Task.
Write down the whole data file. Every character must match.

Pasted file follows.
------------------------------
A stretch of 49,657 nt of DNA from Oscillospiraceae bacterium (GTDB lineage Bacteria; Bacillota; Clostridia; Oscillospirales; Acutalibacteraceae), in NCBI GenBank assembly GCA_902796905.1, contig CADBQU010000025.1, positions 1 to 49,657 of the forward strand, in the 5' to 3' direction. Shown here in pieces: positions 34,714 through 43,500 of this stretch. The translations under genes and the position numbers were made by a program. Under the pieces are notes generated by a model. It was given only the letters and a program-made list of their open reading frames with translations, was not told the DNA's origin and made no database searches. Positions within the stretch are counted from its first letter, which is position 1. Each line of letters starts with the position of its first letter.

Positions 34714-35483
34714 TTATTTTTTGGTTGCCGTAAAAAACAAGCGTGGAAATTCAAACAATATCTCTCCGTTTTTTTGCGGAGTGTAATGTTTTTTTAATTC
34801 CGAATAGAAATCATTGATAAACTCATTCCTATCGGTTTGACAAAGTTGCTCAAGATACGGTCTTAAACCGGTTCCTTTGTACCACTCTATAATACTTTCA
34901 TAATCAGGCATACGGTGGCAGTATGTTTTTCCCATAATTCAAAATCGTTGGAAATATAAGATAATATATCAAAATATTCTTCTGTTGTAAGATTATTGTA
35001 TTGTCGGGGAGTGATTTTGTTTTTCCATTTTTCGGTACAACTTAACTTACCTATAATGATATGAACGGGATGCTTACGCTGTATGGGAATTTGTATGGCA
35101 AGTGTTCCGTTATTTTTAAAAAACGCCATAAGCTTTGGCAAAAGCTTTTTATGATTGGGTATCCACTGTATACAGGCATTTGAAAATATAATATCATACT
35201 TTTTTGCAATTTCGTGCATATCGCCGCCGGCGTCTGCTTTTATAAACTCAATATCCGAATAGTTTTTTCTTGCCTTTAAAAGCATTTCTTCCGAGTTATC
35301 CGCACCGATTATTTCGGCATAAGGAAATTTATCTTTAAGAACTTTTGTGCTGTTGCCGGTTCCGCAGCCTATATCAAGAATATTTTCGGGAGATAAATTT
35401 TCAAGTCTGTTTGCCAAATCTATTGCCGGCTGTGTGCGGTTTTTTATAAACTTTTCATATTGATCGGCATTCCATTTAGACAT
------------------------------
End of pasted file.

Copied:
A stretch of 49,657 nt of DNA from Oscillospiraceae bacterium (GTDB lineage Bacteria; Bacillota; Clostridia; Oscillospirales; Acutalibacteraceae), in NCBI GenBank assembly GCA_902796905.1, contig CADBQU010000025.1, positions 1 to 49,657 of the forward strand, in the 5' to 3' direction. Shown here in pieces: positions 34,714 through 43,500 of this stretch. The translations under genes and the position numbers were made by a program. Under the pieces are notes generated by a model. It was given only the letters and a program-made list of their open reading frames with translations, was not told the DNA's origin and made no database searches. Positions within the stretch are counted from its first letter, which is position 1. Each line of letters starts with the position of its first letter.

Positions 34714-35483
34714 TTATTTTTTGGTTGCCGTAAAAAACAAGCGTGGAAATTCAAACAATATCTCTCCGTTTTTTTGCGGAGTGTAATGTTTTTTTAATTC
34801 CGAATAGAAATCATTGATAAACTCATTCCTATCGGTTTGACAAAGTTGCTCAAGATACGGTCTTAAACCGGTTCCTTTGTACCACTCTATAATACTTTCA
34901 TAATCAGGCATACGGTGGCAGTATGTTTTTCCCATAATTCAAAATCGTTGGAAATATAAGATAATATATCAAAATATTCTTCTGTTGTAAGATTATTGTA
35001 TTGTCGGGGAGTGATTTTGTTTTTCCATTTTTCGGTACAACTTAACTTACCTATAATGATATGAACGGGATGCTTACGCTGTATGGGAATTTGTATGGCA
35101 AGTGTTCCGTTATTTTTAAAAAACGCCATAAGCTTTGGCAAAAGCTTTTTATGATTGGGTATCCACTGTATACAGGCATTTGAAAATATAATATCATACT
35201 TTTTTGCAATTTCGTGCATATCGCCGCCGGCGTCTGCTTTTATAAACTCAATATCCGAATAGTTTTTTCTTGCCTTTAAAAGCATTTCTTCCGAGTTATC
35301 CGCACCGATTATTTCGGCATAAGGAAATTTATCTTTAAGAACTTTTGTGCTGTTGCCGGTTCCGCAGCCTATATCAAGAATATTTTCGGGAGATAAATTT
35401 TCAAGTCTGTTTGCCAAATCTATTGCCGGCTGTGTGCGGTTTTTTATAAACTTTTCATATTGATCGGCATTCCATTTAGACAT